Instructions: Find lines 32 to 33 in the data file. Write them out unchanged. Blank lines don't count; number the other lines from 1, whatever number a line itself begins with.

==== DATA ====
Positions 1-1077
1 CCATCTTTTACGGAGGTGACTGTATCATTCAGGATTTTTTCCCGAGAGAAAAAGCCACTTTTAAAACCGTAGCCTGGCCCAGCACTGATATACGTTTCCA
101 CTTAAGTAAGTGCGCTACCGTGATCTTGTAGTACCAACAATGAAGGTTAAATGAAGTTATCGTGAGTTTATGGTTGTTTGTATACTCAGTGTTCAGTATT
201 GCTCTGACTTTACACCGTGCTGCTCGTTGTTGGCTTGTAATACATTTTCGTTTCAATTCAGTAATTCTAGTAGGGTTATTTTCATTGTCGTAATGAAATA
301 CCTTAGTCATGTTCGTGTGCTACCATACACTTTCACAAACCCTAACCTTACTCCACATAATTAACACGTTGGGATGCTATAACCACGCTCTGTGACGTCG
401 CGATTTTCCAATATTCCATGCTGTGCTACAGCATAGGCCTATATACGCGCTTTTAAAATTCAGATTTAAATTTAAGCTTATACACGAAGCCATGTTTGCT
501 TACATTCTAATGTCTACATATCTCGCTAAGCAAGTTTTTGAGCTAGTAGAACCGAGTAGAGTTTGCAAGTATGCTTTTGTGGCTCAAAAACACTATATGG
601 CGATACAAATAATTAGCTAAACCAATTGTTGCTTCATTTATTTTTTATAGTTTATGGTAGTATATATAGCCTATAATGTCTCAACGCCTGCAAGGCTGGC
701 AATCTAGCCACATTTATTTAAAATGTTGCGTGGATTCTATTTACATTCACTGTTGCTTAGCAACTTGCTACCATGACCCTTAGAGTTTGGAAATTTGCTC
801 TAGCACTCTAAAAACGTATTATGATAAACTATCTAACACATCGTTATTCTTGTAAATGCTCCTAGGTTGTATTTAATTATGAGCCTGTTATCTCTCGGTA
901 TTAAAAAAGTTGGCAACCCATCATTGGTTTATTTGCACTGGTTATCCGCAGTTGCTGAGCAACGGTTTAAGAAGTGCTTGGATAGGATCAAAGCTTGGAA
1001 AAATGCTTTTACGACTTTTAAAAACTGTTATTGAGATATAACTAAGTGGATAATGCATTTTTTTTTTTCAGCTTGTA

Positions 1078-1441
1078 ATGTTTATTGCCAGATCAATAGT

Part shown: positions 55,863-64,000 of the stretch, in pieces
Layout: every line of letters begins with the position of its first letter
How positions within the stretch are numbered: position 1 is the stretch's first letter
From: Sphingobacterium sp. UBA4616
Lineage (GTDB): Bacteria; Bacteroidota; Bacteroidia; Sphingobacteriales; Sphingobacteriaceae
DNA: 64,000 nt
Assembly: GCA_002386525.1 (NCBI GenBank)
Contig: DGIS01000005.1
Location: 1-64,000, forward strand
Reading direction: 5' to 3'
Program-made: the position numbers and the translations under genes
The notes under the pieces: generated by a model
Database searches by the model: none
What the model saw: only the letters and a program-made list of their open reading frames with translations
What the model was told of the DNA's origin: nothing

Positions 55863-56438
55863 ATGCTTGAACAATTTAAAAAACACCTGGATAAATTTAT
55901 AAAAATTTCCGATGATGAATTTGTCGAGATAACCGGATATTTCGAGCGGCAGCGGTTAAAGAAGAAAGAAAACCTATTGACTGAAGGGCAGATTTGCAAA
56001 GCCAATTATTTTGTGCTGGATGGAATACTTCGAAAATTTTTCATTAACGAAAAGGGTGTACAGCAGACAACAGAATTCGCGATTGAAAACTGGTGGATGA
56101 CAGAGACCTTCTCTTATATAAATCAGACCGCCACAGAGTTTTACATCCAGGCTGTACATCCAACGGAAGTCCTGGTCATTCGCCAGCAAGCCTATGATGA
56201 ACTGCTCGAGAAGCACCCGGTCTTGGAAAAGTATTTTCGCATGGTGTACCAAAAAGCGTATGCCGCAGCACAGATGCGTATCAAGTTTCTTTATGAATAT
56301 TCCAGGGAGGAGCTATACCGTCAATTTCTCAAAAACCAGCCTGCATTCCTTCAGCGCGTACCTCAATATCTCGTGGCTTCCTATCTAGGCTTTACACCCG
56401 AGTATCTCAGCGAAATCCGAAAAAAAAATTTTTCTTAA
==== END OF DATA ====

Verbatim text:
55901 AAAAATTTCCGATGATGAATTTGTCGAGATAACCGGATATTTCGAGCGGCAGCGGTTAAAGAAGAAAGAAAACCTATTGACTGAAGGGCAGATTTGCAAA
56001 GCCAATTATTTTGTGCTGGATGGAATACTTCGAAAATTTTTCATTAACGAAAAGGGTGTACAGCAGACAACAGAATTCGCGATTGAAAACTGGTGGATGA